|Morgan Le Fay
much maligned Morgan Le Fay was, to a large extent, the
invention of medieval romance writers such as Sir Thomas
Malory. In his "Le Morte D'Arthur" Malory tells
us that Morgan was one of the half-sisters of King
Arthur, daughter of Ygerna
and her first husband, Gorlois.
The Vulgate Cycle of Arthurian tales tells how
she became Guinevere's
lady in waiting and fell in love with the King's nephew,
Giomar. Guinevere, however, put an end to the romance
and, as a result, Morgan eventually betrayed the Queen's
affair with Lancelot to King Arthur. She even sent the
Green Knight to Camelot in order to frighten Guinevere to
death. Morgan herself took a fancy to Lancelot at one
point and imprisoned him for some time before he was able
Morgan as a giver of healing ointments, but the lady is
usually portrayed as a wicked enchantress who learned her
initial mysterious skills from her corrupt education in
an early Christian nunnery. Later, Merlin
helped her to extend her magical powers. The story that
she inticed King Arthur into an incestuous affair from
which Mordred was born is, however, a misconception
derived from the desire of modern authors to merge Morgan
with her more sympathetic sister, (Anna-) Morgause.
Malory shows how Morgan hated Arthur for his purity
and plotted with her lover, Sir Accolon, to steal both Excalibur
and the British throne. Arthur met Accolon in combat
without his magical sword, but the Lady of the Lake
helped him retrieve it and win the battle. In return,
Morgan stole Excalibur's scabbard and threw it into the
nearest lake. She eventually escaped Arthur's wrath by
transforming her entourage into stone.
Morgan retired to Gore (Gwyr) and then to her
Castle of Tauroc (possibly in North Wales). The Royal
court appears to have thought her dead until Arthur came
across her residence while out hunting one day. The two
were immediately reconciled. In late life she moved to
the Isle of Avalon, and it was to here that she and her
allies, the Queens of Northgalis (North Wales)
and the Wastelands, took her wounded brother to be healed
after the Battle of Camlann.
Malory makes Morgan the wife of King Urien
Rheged, an historical mid to late 6th
century King of what is now Cumberland and Westmorland in
Northern Britain. Though technically this may have been
just about possible, during this time period it is
stretching credulity a little far. Morgan was an elder
half-sister of King Arthur who fought at Mount Badon
around 495-500 and traditionally died in 537. Urien was
assassinated during a military campaign around 590. The
earlier Vulgate Cycle, however, makes Morgan a
generation younger, being the daughter of King
Lot of Lothian (Gododdin). On the
other hand, Welsh Tradition tells us that Urien's wife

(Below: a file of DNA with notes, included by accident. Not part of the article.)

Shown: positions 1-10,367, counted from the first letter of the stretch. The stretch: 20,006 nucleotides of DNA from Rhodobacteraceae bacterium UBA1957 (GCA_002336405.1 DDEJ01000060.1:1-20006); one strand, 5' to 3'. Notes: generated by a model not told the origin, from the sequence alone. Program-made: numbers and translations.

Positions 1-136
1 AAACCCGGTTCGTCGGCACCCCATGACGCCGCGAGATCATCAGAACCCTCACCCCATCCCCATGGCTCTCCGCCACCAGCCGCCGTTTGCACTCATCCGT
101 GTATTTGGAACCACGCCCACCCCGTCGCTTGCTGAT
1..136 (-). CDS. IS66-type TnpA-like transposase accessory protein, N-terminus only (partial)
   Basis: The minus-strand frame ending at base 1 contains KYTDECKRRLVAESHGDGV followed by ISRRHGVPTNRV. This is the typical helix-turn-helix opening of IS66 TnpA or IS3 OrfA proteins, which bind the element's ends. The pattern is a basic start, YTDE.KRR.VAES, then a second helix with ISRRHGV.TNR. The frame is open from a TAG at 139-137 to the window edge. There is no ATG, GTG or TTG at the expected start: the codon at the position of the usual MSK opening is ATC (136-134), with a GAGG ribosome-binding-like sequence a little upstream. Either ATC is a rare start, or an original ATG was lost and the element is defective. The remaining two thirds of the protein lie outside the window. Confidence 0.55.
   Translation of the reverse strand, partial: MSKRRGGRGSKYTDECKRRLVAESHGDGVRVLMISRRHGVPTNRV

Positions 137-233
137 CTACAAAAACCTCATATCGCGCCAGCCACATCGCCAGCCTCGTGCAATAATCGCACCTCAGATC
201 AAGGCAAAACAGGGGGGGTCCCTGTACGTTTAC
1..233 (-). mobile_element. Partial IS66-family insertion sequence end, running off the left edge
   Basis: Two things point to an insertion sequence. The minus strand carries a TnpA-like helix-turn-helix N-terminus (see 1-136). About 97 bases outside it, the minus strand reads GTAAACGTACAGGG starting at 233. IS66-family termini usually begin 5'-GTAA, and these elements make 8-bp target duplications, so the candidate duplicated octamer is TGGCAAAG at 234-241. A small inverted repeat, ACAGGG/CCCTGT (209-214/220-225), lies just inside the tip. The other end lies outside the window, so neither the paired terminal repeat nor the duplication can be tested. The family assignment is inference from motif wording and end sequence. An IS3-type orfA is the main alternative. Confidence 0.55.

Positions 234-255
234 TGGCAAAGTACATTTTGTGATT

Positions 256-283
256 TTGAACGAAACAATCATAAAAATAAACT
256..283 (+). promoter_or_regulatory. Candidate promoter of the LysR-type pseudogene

was Modron ferch Afallach, apparently a sister-in-law of
Gwynedd, and it may be that two ladies have
Alternatively, this latter identification may betray
the lady's true origins as a Pagan Celtic Goddess. Modron
was the name of the Celtic Mother-Goddess, often depicted
in Romano-British times as having a triple personality.
This may be seen in Arthurian tales through her
association with the Queens of Northgalis (North
Wales) and the Wastelands. The Lady of the Lake may
have been another aspect of the lady. Modron's father, Afallach,
was the titular God of the Celtic Otherworld, Avalon.
Morgan is said to have lived here with her nine sisters,
a not insignificant group similar to the Greek Muses.
Some early sources actually refer to Morgan as "the
Goddess," while her shape-shifting and healing
aspects clearly indicate heavenly powers. She appears to
have gradually degenerated into "Le Fay" - a
fairy - who could fly through the air on enchanted wings:
to this day, the Breton name for a water-nymph is a Morgan.
The lady's wicked character appears to have been the
invention of the Cistercian monks who wrote the stories
of the Vulgate Cycle. Influenced by memories of
the ancient Irish Goddess, the Morrighan (Phantom
Queen), another triple-aspect divinity representing
life & death, sexuality and conflict, they painted
poor pagan Morgan as black as they could. They believed
it blasphemous for a healer to be neither male nor a
member of a religious order and Morgan paid dearly for
Geoffrey Ashe (1990) Mythology of the British
Peter C. Bartrum (1993) A Welsh Classical Dictionary.
Ronan Coghlan (1991) The
Encyclopaedia of Arthurian Legends.
David Day (1995) The Quest for King Arthur.
Chrétien De Troyes
(1160) Erec and Enide.
Chrétien De Troyes
Miranda J. Green (1992) Dictionary of Celtic Myth and
Phyllis Ann Karr (1997) The Arthurian Companion.
Thomas Malory (1485) Le Morte D'Arthur.
John & Caitlin Matthews (1988) The Aquarian Guide
to British and Irish Mythology.
John Matthews (1994) The Arthurian Tradtion.
Geoffrey of Monmouth (1150) The Life of Merlin.
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